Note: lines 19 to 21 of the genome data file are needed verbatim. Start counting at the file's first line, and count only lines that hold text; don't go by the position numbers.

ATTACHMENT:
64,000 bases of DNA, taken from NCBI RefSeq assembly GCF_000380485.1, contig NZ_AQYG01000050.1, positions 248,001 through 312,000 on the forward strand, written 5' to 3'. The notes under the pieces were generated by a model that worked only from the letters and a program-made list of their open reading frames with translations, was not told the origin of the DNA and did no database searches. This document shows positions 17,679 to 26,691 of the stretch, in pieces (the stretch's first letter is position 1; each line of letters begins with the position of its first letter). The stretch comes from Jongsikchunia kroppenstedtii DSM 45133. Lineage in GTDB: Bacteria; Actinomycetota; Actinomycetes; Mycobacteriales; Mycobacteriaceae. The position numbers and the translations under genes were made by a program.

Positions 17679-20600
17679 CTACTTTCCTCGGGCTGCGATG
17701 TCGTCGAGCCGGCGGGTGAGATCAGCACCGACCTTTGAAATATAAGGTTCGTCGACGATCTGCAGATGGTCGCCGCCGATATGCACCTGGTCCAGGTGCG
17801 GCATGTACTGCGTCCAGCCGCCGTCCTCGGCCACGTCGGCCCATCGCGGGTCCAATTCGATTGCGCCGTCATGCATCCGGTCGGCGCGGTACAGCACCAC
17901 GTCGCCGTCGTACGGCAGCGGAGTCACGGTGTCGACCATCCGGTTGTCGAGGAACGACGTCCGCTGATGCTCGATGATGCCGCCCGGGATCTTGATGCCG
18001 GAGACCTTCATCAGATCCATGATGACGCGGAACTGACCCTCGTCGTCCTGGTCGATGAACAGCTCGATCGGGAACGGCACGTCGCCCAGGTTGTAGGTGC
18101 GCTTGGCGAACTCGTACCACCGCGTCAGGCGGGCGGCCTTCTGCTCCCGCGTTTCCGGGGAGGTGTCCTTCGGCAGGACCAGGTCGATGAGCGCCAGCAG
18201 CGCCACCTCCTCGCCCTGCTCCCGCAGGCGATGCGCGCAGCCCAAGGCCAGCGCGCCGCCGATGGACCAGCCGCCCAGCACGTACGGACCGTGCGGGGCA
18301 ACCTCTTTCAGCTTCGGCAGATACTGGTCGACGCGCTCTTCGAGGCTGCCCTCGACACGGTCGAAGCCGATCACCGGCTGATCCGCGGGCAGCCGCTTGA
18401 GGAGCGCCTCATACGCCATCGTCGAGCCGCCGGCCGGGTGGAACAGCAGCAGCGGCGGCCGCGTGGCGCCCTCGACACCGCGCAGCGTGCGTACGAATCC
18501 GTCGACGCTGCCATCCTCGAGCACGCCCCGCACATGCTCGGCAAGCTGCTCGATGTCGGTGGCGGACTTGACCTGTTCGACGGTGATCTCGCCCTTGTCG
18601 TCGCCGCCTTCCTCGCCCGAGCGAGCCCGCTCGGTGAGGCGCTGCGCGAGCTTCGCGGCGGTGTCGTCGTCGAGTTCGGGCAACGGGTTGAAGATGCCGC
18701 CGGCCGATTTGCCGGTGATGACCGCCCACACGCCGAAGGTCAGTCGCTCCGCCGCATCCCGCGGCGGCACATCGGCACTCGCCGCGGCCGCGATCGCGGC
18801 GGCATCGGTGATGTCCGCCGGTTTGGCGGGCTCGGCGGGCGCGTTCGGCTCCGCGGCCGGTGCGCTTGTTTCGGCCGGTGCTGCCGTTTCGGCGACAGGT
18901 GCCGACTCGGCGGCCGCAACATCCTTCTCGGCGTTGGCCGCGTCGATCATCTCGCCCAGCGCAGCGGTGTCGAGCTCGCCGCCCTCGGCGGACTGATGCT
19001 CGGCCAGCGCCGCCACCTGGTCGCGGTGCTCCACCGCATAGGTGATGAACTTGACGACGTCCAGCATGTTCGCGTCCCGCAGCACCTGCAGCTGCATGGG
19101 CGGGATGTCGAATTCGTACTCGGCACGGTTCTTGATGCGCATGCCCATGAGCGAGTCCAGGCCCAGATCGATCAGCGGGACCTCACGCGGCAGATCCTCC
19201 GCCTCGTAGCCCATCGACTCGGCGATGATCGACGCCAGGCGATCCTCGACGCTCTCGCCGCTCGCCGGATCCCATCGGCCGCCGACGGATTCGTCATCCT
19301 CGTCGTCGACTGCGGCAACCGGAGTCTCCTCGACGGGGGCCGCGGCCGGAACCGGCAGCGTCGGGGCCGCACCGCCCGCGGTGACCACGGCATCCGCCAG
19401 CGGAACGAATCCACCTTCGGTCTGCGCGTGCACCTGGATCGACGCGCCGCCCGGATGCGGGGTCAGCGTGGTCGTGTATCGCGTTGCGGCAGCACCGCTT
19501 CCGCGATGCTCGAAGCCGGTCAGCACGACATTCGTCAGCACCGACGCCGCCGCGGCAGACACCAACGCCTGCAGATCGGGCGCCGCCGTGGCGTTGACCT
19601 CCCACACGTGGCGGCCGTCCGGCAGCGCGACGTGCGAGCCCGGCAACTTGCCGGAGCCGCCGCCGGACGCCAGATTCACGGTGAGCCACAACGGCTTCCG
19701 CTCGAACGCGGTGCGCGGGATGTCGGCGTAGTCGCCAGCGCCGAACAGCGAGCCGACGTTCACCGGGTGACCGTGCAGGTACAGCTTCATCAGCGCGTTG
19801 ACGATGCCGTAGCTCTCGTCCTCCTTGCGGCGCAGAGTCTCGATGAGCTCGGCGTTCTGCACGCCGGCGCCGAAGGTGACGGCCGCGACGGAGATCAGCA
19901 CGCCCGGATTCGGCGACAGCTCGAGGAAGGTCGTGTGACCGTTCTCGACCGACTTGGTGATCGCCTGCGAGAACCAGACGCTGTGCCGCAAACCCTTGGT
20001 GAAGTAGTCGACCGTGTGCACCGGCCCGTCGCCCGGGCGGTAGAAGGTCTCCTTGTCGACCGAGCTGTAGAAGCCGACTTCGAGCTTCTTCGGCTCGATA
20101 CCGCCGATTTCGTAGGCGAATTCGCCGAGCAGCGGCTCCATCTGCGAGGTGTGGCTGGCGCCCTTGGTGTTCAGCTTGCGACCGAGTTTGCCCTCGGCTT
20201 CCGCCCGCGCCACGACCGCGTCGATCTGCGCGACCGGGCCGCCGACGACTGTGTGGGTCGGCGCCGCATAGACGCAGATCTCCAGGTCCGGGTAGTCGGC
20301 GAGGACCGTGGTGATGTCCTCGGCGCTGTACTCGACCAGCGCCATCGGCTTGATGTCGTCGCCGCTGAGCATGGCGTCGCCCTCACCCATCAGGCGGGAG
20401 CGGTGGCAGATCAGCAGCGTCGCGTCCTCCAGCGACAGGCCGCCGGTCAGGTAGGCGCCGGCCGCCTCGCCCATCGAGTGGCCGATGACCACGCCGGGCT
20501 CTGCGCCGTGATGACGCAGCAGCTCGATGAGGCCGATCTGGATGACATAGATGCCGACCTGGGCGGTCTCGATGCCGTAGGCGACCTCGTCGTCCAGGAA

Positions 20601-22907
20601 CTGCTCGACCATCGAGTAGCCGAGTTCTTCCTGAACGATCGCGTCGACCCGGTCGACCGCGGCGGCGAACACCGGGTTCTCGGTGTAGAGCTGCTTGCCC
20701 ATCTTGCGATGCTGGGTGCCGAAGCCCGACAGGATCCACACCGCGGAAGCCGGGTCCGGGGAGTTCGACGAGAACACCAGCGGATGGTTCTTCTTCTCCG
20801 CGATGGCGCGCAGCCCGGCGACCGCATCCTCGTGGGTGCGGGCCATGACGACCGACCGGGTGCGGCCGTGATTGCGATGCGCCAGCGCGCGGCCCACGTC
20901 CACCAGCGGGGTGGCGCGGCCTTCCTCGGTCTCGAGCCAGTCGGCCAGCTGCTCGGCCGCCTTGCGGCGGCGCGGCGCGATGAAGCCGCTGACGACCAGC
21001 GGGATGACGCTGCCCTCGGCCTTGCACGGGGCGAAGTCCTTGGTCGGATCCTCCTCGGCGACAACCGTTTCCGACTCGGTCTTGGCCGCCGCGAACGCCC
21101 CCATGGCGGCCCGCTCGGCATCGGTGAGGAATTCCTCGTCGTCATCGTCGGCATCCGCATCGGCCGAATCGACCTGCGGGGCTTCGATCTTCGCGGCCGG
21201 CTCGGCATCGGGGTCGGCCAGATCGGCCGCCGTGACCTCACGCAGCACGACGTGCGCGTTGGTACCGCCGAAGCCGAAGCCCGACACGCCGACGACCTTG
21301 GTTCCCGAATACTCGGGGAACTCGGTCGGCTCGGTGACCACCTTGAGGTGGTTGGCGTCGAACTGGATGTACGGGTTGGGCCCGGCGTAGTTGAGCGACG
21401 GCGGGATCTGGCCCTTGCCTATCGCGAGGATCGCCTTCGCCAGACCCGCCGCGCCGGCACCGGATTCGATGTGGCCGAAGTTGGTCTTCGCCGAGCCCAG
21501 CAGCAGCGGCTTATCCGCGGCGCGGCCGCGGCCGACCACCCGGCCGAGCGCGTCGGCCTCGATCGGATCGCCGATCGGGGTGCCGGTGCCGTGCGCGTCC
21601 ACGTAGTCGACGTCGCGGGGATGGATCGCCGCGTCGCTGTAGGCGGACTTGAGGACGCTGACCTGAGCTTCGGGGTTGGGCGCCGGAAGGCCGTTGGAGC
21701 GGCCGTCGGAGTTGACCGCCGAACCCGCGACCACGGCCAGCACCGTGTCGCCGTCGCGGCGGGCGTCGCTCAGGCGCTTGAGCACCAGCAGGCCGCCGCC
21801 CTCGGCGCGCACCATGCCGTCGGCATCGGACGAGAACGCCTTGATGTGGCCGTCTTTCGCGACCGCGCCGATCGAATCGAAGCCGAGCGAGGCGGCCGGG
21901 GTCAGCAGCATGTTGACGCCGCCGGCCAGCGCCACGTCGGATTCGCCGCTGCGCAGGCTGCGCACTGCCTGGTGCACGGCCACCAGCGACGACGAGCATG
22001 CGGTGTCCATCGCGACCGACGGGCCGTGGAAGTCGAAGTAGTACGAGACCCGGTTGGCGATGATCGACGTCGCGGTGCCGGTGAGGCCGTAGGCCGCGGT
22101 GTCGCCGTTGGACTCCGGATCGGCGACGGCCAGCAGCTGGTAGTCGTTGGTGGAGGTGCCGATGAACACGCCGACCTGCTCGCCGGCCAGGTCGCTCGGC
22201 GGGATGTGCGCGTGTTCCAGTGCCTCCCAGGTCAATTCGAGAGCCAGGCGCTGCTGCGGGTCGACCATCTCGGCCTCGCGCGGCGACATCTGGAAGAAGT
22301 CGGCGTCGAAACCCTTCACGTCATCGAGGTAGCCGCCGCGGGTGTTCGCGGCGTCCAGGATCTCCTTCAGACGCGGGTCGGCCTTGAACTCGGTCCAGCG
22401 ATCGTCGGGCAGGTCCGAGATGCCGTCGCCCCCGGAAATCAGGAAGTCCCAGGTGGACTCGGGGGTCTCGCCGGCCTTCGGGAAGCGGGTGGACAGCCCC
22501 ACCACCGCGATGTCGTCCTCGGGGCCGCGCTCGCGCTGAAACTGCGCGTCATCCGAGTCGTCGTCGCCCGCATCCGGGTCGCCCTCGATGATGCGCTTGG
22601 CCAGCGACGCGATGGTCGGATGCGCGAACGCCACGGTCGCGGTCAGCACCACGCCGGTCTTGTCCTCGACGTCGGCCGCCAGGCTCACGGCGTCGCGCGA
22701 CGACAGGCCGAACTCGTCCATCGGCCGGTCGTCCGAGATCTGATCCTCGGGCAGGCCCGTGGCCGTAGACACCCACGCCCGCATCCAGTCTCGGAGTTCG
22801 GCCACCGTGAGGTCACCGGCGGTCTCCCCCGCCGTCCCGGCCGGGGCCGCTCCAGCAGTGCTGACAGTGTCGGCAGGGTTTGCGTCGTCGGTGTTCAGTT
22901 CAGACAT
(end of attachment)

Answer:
19201 GCCTCGTAGCCCATCGACTCGGCGATGATCGACGCCAGGCGATCCTCGACGCTCTCGCCGCTCGCCGGATCCCATCGGCCGCCGACGGATTCGTCATCCT
19301 CGTCGTCGACTGCGGCAACCGGAGTCTCCTCGACGGGGGCCGCGGCCGGAACCGGCAGCGTCGGGGCCGCACCGCCCGCGGTGACCACGGCATCCGCCAG
19401 CGGAACGAATCCACCTTCGGTCTGCGCGTGCACCTGGATCGACGCGCCGCCCGGATGCGGGGTCAGCGTGGTCGTGTATCGCGTTGCGGCAGCACCGCTT